If you are saying that you cashed a fake check or accepted a spoofed paypal transfer and then send cash to the scammer, then you will have to pay all that money back to your bank or paypal account. You could report what happened to the police, you can give them one of the fake names that scammer uses, one of his free email addresses, one of his stories, one of his fake company names and if you have a cell phone it is a paid-for-in-cash number. None of that information is going to help your police department find a scammer sitting in a cyber cafe half way around the world from you, sorry but you don't even know in what country your scammer is located.

    Walk into your bank and explain what happened and work out a repayment plan, you will have to pay all the money back. Your bank is not going to take the loss, that was their money you sent overseas and the bank wants it back, from you.

    Making a scammer's scam googlable on every scam-warner-anti-fraud-busting site you can find is a great way to slow that scammer down when a suspicious potential victim goes looking for information, finds your post containing the name the scammer is using, his email address, phone number and the emails themselves and then that potential victim does not become a scam victim because you took the time "get the word out".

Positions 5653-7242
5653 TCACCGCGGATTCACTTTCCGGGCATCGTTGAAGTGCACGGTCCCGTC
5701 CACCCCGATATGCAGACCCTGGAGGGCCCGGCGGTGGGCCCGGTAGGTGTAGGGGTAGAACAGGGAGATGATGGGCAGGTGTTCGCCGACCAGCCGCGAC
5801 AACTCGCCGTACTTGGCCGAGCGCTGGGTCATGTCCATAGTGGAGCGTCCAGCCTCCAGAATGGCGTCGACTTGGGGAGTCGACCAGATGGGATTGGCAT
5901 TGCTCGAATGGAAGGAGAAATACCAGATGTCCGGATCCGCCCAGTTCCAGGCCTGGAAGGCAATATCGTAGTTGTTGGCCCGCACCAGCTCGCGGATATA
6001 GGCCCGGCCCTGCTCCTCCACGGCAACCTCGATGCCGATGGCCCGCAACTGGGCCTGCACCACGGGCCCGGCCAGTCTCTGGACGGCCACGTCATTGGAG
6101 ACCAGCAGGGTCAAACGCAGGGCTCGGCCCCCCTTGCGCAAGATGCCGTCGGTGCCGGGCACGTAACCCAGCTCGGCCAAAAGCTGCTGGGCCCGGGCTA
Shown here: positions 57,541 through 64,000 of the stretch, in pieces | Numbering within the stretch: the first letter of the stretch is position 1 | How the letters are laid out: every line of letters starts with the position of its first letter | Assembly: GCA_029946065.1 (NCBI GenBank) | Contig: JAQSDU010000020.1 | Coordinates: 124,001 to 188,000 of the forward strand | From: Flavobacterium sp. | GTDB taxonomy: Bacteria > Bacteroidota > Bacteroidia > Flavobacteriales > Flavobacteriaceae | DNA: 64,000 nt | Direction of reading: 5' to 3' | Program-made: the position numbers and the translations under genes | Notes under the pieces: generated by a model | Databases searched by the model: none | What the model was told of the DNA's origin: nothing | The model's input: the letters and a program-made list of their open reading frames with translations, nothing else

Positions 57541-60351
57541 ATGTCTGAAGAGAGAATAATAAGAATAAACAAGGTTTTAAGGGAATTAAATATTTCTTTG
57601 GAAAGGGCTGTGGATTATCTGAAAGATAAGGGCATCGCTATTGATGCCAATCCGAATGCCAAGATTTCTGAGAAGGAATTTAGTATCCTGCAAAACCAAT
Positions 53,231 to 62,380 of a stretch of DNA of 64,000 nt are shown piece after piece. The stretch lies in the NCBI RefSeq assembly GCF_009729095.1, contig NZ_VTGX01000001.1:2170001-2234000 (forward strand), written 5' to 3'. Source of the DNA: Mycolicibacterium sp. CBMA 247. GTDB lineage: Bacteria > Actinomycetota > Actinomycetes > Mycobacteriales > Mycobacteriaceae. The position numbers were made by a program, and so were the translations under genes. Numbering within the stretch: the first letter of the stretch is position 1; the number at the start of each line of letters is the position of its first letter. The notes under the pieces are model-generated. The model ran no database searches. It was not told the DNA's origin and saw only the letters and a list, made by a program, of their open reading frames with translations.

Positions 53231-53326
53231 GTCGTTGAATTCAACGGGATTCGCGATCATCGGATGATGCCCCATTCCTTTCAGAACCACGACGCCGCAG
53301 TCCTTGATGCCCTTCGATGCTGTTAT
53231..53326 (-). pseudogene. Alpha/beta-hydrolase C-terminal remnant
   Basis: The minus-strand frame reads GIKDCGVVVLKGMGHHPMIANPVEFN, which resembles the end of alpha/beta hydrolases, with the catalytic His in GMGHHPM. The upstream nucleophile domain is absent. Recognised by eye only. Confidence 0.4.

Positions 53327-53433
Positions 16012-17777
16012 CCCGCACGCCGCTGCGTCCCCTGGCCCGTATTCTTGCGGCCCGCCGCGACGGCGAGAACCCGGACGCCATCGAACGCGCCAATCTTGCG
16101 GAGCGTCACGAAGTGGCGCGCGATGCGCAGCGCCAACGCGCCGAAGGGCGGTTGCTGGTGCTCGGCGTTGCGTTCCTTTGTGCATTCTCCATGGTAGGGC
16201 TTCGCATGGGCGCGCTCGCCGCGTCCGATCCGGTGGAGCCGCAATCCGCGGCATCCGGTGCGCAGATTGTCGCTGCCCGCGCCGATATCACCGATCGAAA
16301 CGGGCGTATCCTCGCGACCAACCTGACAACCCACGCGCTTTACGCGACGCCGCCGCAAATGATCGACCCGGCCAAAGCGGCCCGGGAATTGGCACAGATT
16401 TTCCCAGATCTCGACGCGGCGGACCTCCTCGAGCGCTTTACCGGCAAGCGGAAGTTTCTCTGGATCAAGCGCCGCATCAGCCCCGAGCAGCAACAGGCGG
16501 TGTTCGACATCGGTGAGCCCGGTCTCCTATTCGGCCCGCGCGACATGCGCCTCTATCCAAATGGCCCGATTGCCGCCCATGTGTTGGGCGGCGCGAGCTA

Wasting a scammer's time legally and safely is called "scambaiting". If you google that word, you will find sites where you can read scambaits, post up the emails and email addresses of scammers, post up a fake website, read up on how to alert a hosting company that they are hosting a fake website, ask questions and learn all about the hobby of scambaiting.
    Found a scam or scammer's email address? Post it at scamwarners.com
    Found a romance scam? Post it at romancescam.com

  16. #16
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    Jul 2006
    Posts
    7,767

    Re: NutMag Travel?

    i expect you don't have, and won't have, the resources to pay back the money. you are a victim of this scam. your identity was stolen and used by a criminal. the criminal likely advertised items for sale using your name as the seller. the people who sent the money were tricked, but not by you. you thought you had a job. you are innocent victim. we all make mistakes.

    the bank can afford the loss more than you can so i wouldn't volunteer to make a payment plan. just tell the bank official what happened, that you were tricked, and see what they say.